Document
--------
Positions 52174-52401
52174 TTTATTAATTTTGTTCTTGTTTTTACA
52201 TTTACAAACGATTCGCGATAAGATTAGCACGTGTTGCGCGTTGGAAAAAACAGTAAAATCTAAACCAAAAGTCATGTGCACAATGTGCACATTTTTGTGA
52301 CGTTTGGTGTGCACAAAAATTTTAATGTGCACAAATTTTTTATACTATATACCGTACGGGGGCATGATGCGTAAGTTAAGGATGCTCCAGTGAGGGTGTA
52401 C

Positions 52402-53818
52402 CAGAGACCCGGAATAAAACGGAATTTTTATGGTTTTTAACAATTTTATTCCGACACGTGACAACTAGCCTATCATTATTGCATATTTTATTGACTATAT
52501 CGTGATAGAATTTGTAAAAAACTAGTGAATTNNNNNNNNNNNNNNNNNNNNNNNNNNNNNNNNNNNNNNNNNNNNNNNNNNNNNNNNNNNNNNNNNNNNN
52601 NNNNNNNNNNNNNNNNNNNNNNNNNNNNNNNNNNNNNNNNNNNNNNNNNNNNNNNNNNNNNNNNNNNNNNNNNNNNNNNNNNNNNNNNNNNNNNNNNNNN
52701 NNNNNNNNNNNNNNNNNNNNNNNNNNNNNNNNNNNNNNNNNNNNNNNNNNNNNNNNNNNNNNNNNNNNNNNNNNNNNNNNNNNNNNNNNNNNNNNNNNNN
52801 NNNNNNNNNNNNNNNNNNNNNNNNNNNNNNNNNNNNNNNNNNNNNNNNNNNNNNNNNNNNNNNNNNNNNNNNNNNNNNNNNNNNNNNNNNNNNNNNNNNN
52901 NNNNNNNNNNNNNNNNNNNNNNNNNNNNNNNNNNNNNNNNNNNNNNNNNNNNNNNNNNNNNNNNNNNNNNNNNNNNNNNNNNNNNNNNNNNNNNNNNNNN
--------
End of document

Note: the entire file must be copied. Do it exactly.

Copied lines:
Positions 52174-52401
52174 TTTATTAATTTTGTTCTTGTTTTTACA
52201 TTTACAAACGATTCGCGATAAGATTAGCACGTGTTGCGCGTTGGAAAAAACAGTAAAATCTAAACCAAAAGTCATGTGCACAATGTGCACATTTTTGTGA
52301 CGTTTGGTGTGCACAAAAATTTTAATGTGCACAAATTTTTTATACTATATACCGTACGGGGGCATGATGCGTAAGTTAAGGATGCTCCAGTGAGGGTGTA
52401 C

Positions 52402-53818
52402 CAGAGACCCGGAATAAAACGGAATTTTTATGGTTTTTAACAATTTTATTCCGACACGTGACAACTAGCCTATCATTATTGCATATTTTATTGACTATAT
52501 CGTGATAGAATTTGTAAAAAACTAGTGAATTNNNNNNNNNNNNNNNNNNNNNNNNNNNNNNNNNNNNNNNNNNNNNNNNNNNNNNNNNNNNNNNNNNNNN
52601 NNNNNNNNNNNNNNNNNNNNNNNNNNNNNNNNNNNNNNNNNNNNNNNNNNNNNNNNNNNNNNNNNNNNNNNNNNNNNNNNNNNNNNNNNNNNNNNNNNNN
52701 NNNNNNNNNNNNNNNNNNNNNNNNNNNNNNNNNNNNNNNNNNNNNNNNNNNNNNNNNNNNNNNNNNNNNNNNNNNNNNNNNNNNNNNNNNNNNNNNNNNN
52801 NNNNNNNNNNNNNNNNNNNNNNNNNNNNNNNNNNNNNNNNNNNNNNNNNNNNNNNNNNNNNNNNNNNNNNNNNNNNNNNNNNNNNNNNNNNNNNNNNNNN
52901 NNNNNNNNNNNNNNNNNNNNNNNNNNNNNNNNNNNNNNNNNNNNNNNNNNNNNNNNNNNNNNNNNNNNNNNNNNNNNNNNNNNNNNNNNNNNNNNNNNNN